[OpinioJuris] Interview with Fleur Johns on rethinking community in international law

Published 22 April 2024

Photo: @ICJ - International law leans on "community" for legitimacy, but this concept can be exclusionary, glossing over differences and past wrongs, thinks Fleur Johns

In an interview for OpinioJuris conducted by researcher Klaudia Klonowska, international law scholar Fleur Johns explores how the concept of ‘community’ shapes international law. Professor Johns, who will speak at the 9th Annual T.M.C. Asser Lecture in The Hague on Thursday, argues that traditional notions of community often reinforce power imbalances and justify violence. She proposes a new approach – "attenuated community" – that focuses on specific struggles and fosters cross-cutting alliances.

International law frequently invokes "community" for legitimacy and framing legal issues. However, the concept of "community" can also be problematic by creating a sense of universality that overlooks differences and historical grievances. Historical formulations of community have also been assimilationist and racist, excluding groups deemed "other." Johns: “Many instantiations of community or efforts to secure community depend on identifying figures or elements that do not belong, and scapegoating, expelling, or suppressing these figures or elements. There is, for instance, a lot of literature on this phenomenon in the context of the war on terror.”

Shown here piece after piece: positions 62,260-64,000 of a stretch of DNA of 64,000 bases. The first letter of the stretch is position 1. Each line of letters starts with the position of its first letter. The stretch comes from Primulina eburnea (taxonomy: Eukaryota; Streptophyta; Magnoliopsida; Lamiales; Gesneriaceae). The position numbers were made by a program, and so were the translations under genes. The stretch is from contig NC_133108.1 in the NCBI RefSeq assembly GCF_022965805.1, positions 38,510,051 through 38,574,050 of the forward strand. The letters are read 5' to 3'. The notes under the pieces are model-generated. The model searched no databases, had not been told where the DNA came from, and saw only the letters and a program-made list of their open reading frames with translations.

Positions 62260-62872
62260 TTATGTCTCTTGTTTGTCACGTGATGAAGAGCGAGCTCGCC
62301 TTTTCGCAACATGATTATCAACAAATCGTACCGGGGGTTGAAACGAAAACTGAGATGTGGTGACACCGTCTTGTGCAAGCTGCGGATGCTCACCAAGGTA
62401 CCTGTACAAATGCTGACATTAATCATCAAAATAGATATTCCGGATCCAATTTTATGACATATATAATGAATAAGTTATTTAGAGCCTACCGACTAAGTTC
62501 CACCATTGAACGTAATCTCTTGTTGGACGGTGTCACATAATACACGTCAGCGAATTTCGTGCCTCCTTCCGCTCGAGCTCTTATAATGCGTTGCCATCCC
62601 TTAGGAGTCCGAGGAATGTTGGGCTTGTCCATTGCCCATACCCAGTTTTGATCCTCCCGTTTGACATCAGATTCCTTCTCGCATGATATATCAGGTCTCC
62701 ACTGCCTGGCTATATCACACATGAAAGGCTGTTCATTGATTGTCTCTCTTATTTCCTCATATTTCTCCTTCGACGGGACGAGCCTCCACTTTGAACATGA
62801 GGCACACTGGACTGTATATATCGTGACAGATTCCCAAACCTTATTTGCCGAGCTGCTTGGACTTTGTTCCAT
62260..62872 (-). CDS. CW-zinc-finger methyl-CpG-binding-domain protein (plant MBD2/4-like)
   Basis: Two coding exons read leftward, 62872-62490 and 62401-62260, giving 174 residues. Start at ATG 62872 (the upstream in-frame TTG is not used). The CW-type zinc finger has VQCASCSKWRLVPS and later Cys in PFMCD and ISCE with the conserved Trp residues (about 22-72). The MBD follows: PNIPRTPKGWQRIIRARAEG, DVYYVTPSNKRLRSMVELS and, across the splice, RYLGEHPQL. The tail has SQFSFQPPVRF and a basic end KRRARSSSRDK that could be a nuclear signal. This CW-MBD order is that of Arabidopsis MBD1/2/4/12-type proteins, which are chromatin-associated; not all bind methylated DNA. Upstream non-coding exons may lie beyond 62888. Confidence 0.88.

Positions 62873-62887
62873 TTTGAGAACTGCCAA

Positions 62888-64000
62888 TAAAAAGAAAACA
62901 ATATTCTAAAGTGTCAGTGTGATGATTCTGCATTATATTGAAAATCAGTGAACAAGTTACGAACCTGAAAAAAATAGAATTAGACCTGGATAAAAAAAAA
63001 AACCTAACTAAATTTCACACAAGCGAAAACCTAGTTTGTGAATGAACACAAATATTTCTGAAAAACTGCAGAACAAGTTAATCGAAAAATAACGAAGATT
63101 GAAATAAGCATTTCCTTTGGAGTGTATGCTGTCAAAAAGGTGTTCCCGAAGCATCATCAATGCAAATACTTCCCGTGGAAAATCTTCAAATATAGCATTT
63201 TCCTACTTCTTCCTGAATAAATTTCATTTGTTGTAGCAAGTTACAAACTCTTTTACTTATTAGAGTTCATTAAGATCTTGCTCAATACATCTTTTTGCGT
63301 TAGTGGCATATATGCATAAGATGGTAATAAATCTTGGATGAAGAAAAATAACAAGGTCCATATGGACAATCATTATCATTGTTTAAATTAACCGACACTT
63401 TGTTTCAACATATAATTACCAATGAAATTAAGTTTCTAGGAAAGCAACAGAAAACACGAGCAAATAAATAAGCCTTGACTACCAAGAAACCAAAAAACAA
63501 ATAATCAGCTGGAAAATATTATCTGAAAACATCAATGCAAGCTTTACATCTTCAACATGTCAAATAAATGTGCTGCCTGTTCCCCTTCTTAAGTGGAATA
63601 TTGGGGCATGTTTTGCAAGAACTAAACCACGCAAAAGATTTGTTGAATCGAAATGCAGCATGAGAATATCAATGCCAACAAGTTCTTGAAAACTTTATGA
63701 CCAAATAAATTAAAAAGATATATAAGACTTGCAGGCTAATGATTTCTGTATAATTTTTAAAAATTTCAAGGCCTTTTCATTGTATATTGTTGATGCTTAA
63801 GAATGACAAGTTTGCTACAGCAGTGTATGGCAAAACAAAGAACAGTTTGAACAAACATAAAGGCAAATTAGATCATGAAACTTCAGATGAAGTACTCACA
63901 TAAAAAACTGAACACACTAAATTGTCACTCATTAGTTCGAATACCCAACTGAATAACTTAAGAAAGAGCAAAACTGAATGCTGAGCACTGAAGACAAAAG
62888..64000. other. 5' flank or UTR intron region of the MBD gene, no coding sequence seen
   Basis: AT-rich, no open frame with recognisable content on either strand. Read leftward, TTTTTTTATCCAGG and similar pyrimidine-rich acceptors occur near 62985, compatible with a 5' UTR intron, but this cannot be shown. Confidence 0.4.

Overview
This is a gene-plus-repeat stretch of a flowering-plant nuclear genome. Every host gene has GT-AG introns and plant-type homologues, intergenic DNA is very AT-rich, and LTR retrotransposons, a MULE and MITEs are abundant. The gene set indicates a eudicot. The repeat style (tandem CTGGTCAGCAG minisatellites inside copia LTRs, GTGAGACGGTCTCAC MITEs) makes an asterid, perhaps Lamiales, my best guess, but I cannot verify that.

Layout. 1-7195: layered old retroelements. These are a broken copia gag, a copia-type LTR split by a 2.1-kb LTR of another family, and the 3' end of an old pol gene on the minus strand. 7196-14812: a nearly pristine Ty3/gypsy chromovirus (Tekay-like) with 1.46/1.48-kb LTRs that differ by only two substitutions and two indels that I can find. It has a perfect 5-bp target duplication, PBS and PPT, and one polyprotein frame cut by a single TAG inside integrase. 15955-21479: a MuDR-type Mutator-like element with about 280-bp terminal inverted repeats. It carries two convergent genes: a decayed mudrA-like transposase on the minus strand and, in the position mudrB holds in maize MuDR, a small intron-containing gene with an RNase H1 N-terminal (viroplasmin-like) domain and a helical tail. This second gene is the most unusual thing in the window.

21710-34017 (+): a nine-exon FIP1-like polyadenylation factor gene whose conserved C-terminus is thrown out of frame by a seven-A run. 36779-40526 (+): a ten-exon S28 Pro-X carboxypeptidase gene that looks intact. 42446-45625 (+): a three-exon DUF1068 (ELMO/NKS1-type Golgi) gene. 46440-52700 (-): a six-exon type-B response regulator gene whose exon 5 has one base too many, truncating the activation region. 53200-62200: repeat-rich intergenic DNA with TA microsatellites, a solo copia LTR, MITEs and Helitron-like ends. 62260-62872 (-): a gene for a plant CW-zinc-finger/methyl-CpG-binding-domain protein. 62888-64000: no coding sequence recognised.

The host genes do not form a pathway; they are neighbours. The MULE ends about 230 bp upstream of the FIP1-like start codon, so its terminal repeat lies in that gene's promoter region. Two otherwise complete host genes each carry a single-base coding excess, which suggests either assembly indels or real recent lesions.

Shared opposition
Instead, Fleur Johns proposes a new approach: "attenuated community." This focuses on shared opposition to specific forms of violence and oppression. According to Johns, this concept avoids romanticised notions of unity, acknowledging the inherent tensions and exclusions of community formation. Johns: “I talk about this in terms of an attenuated notion of community, drawing an analogy to an attenuated vaccine. In a vaccine that is made from the pathogens that it is designed to protect against, you attenuate the pathogens. You try to make them less pathogenic and less likely to cause disease. But they still need to remain potent or active for the vaccine to work.”

New legal relationships
Johns highlights recent International Court of Justice (ICJ) proceedings as examples of this notion. Cases like Gambia v. Myanmar on the Rohingya genocide, for instance, utilise "erga omnes" claims. These claims assert obligations owed by all states to uphold fundamental norms, regardless of specific treaties. This strategy creates new legal relationships around existing conflicts, fostering alliances across traditional boundaries. (…) Johns: “(…) these claims really have a diagonal, cross-cutting impetus. They cut through what could otherwise be a bilateral dispute and hook other states into it, highlighting other states’ stakes in that conflict, at least for the time being.”

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Prof Fleur Johns

About Klaudia Klonowska
Klaudia Klonowska is a PhD candidate in international law at the Asser Institute and the University of Amsterdam. She studies the interactions of humans and AI-enabled decision-support systems in the military decision-making process and the consequences thereof to the exercise of (human) judgment under international humanitarian and human rights law. She is a member of the research project Designing International Law and Ethics into Military Artificial Intelligence (DILEMA).